Creative Weekly: NS 'Square', Gallery and Co folds, Graphic Design Archive, An Evolution of Interracial Love
National Day news was a welcome distraction from the overdose of coronavirus coverage. For the first time, we have a creative weekly with only one coronavirus story!
PM Lee unveiled the design of NS Square during his annual National Day Message. The development, which would replace the existing Marina Bay Floating Platform, was designed by architectural firm WOHA, of Parkroyal at Pickering fame.
The most striking feature of NS Square is the circular stage design, in defiance of mathematical theory. The default stage design features a gigantic SG brand logo, leaning deeper into the Red Dot nickname which was once intended to be an insult.
PM Lee said it would be aligned on a central axis, which is “cheem” designer talk that its presence in Marina Bay would be balanced by The Promontory on the opposite side of the bay.
NS Square would not just be an events location. Behind the curved seating gallery is a water sports facility for canoeists and kayakers, plus a swimming pool to boot.
With many non-military purposes of NS Square, its name seems off-brand. Sure, a permanent NS-themed gallery would be built to showcase Singapore’s conscription policy, but I cannot think of a steady visitor stream other than those on school excursions or government agency cohesion events.
At least rename ‘Square’ to something which reflects its curvy appearance.
Construction work is slated to begin in early 2022. In the meantime, should we give the underutilised Singapore Sports Hub another shot at hosting the NDP?
Gallery and Co leaves a trail of debt to small businesses
Gallery and Co operator ByandCo announced on August 6 that the store is now under liquidation. It is another significant blow to the local design sector, after the news of Naiise pulling out of running Design Orchard’s retail showcase just last month.
Unlike the Naiise-Design Orchard collaboration which ended amicably, Gallery and Co is alleged to have blindsided its suppliers.
The Little Dröm Store said in a statement on Facebook that communication with the firm was poor in recent months, resulting in an outstanding payment of $12,000 from sales since November 2019. It added that about $30,000 worth of products still remain in the store.
If the accusations are true, one should rightfully be enraged at this situation. Middlemen-type retailers like these have an obligation to be accountable to small business owners, regardless of the economic situation. “Covid does not cause a deficit in integrity”, as pointed out in The Little Dröm Store’s statement.
A silver lining emerged when The Little Dröm Store noticed a surge in orders after posting its statement, as supporters offered words of encouragement.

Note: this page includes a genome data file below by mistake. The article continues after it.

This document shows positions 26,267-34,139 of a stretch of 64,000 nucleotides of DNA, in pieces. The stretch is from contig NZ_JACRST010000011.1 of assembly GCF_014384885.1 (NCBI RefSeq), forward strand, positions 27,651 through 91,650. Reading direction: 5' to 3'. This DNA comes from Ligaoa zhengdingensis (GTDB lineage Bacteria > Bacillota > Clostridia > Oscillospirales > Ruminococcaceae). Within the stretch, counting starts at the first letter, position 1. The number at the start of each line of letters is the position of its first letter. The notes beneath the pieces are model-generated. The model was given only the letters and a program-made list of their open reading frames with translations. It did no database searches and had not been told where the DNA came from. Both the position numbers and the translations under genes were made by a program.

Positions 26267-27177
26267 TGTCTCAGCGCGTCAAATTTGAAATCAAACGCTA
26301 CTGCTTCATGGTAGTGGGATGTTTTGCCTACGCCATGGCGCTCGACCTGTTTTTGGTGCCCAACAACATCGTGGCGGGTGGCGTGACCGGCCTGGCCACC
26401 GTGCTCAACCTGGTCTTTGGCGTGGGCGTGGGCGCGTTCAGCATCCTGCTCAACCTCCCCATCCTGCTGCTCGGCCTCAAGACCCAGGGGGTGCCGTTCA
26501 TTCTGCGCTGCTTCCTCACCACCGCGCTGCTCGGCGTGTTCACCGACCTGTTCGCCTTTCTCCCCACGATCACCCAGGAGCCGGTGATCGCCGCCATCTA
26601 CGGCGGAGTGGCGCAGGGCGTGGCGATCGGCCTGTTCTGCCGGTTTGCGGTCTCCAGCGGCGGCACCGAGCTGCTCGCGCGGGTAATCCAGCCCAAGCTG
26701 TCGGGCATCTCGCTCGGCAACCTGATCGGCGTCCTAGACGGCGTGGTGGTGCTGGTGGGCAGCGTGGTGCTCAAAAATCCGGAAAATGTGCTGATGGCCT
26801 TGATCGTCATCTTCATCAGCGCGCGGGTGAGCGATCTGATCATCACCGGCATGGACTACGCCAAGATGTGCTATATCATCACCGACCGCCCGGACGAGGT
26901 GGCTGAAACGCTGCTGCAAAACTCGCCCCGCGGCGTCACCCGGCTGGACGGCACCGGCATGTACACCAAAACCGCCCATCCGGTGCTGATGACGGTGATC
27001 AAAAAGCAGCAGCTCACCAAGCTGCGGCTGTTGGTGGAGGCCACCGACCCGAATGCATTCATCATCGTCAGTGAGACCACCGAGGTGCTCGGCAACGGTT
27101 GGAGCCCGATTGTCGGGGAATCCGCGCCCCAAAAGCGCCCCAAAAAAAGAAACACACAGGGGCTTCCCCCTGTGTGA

Post-pandemic, National Gallery Singapore would appoint a new operator to helm the Gallery and Co brand.
Future-Proofing Singapore Graphic Archives
The Singapore Graphic Archives, which does great work on preserving and documenting local graphic design work, aptly refreshed its website on National Day. The site now boasts artefact collections and useful search features, courtesy of web development firm Pettycache and design studio Practice Theory.
The archive was founded in 2011 by design writer and researcher Justin Zhuang. Graphic design artefacts date back to the 1950s and spread across different industries, from education to entertainment.
In the spirit of patriotism, visit the archive and be inspired at how far we have come as a city of design.
National Heritage Board x Not Safe For Work
National Heritage Board’s National Day tribute was made in collaboration with video production house Not Safe For TV. The video, titled For Your 55th, explores the growing acceptance of interracial relationships over the years.
The video which superimposed reenacted scenes of the past on current day building canvases, as tastefully done.
In the accompanying article, a Chinese-Malay couple shared about the struggles faced during their courtship days of the 1990s. Interracial marriages have since become more common, accounting for close to one-fourth of marriages as of 2018.
On a creative note, it is encouraging that government agencies are increasingly willing to partner with independent media outlets and give them full credit for their work.
Bonus: Beatty Oh’s BTO
As millennials enter adult life, businesses have to adapt their communication practices to connect with them. Local government agencies think they have found a winning formula: memes.
This play on words is one of the newest meme trends, which involves messaging lyric-sounding Facebook profiles to complete a song verse. Thankfully, Beatty Oh does not exist on Facebook - HDB posted a fake screenshot (remember PDPA).
HDB’s joke landed well because it came from a traditionally stiff government agency. It signals that it wants to be seen as approachable and keeping up with the times.
On the flip side, trying too hard would incur the wrath of the online mob. Memes do not work when they are too forceful in promotion.
Reactions to memes posted by businesses could either elevate brand status or have disastrous PR effects. Tread carefully.